Last month, Cook County Sheriff Thomas J. Dart called for an end to a dangerous and unjust cash bail system in Illinois. Sheriff Dart pointed to a system that allows those who pose a danger to the community, such as gun offenders, to go free because they have access to cash, while at the same time jailing the poor by putting a price on freedom that they cannot afford.
In a parallel effort to further illuminate the problem, the Sheriff’s office launched the Hardship Project. The Project tracks the daily tally of non-violent, low-level offenders in custody in the Cook County Jail who are being held because they cannot pay bond amounts of $1,000 or less. Since the Project launched last month, an average of 187 people a day are in the jail because they are too poor to buy their pre-trial freedom.
The Sheriff’s office also listed contact information on its website for the public to contact should they want to help bond out an individual in custody. Since the project began, 108 people have been bonded out by generous citizens.
In further efforts to reform a criminal justice system that perpetuates unjust incarceration, last year Sheriff Dart passed “Rocket Docket” legislation. The law ensures that non-violent defendants charged with low-level crimes of survival such as retail theft or criminal trespassing will have their cases disposed of within 30 days of assignment to a courtroom or be released from the jail pending their trial. Since the law was passed, 100 individuals have been referred through the program with a 96 percent success rate in either expedited adjudication or pre-trial release.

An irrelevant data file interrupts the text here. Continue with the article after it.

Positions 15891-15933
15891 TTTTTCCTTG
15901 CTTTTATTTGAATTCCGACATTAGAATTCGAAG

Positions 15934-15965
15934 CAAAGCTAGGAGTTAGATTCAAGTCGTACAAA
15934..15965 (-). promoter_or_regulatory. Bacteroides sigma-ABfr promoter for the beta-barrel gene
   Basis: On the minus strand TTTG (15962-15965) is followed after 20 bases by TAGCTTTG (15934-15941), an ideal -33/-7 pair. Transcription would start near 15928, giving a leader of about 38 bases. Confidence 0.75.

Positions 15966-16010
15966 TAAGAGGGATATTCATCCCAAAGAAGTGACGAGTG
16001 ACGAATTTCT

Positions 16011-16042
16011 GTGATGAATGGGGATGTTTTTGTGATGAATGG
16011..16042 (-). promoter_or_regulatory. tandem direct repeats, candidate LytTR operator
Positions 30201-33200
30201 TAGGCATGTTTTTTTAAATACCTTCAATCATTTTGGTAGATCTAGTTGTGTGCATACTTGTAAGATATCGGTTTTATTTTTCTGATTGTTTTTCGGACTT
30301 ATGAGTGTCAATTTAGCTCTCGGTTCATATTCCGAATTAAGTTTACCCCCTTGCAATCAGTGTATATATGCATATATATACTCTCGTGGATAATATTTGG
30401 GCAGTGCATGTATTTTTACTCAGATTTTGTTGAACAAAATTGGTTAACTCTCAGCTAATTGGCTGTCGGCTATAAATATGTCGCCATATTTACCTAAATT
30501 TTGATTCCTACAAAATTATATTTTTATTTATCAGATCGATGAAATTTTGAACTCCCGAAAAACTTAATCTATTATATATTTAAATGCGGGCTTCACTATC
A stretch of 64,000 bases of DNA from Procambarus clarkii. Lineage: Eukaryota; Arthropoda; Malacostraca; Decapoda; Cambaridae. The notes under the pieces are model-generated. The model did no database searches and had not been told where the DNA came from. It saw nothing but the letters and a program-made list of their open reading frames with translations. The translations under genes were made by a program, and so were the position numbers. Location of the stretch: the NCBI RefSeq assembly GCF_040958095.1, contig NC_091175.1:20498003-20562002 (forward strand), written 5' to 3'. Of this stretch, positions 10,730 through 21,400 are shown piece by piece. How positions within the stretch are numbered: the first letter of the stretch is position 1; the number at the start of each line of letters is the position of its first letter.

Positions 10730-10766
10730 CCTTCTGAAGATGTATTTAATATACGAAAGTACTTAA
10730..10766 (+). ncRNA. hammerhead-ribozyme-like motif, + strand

Due to the success of the pilot program, Sheriff Dart has passed an amendment which expands the law to include minor traffic offenses and petty drug possession. This measure takes effect Jan. 1, 2017.
These initiatives and others have effectively ended overcrowding at the Cook County Jail. Today’s jail population is 7,533. Another 2,181 individuals are on electronic monitoring. At this time last year, there were more than 8,200 people behind bars and more than 2,300 people on electronic monitoring.
Though, as reflected in the numbers below, there is still much work to be done to fix this broken system.
- On Christmas Day, there were 7,473 people behind bars at the Cook County Jail, with another 2,173 on electronic monitoring.
- Approximately 9,100 of these individuals (94%) are pretrial
- 342 of the people in-custody are charged solely with misdemeanors
- In 2016, an estimated 1,203 people were “turnarounds” – meaning they were convicted of their charge and sentenced to state prison but spent so much time incarcerated pre-trial at the Cook County Jail that their sentence had already been served
- This number is up from an estimated 1,024 in 2015
- Of those turnarounds, many during their pre-trial incarceration served what turned out to be “dead days” — additional days beyond their eventual sentence
- The estimated total “dead days” combined to 91,900 days (251 years) of unnecessary incarceration beyond their ultimate prison sentences
- That number is up more than 10,000 days from last year
- Dead days in 2016 cost taxpayers an estimated total of $14,704,000 in housing costs
- In 2016, 10 babies were born to mothers during their incarceration at Cook County Jail
In addition to incarceration, each admission to Cook County Jail triggers an assembly line of daily accommodations – food, sanitary supplies, laundry, transportation, etc. This has critical ramifications for the Cook County taxpayers who subsidize the costs of running Cook County Jail as well as the 4,000 jail employees who work every day to keep this 24/7 operation running smoothly.
- 9+ million meals produced
- 138 semi truckloads of milk
- 100 semi truckloads of bread
- 460 tons of meat
- 230 tons of vegetables
- 15 semi truckloads of chips
- 507,918 bars of soap
- 54,578 pairs of shoes
- 2.1 million pounds of laundry
- 126,941 toothbrushes
- 871,614 packs of toothpaste
- 818,300 garbage bags
- 171,739 people transported from Cook County Jail to suburban courthouses for hearings or to Stroger Hospital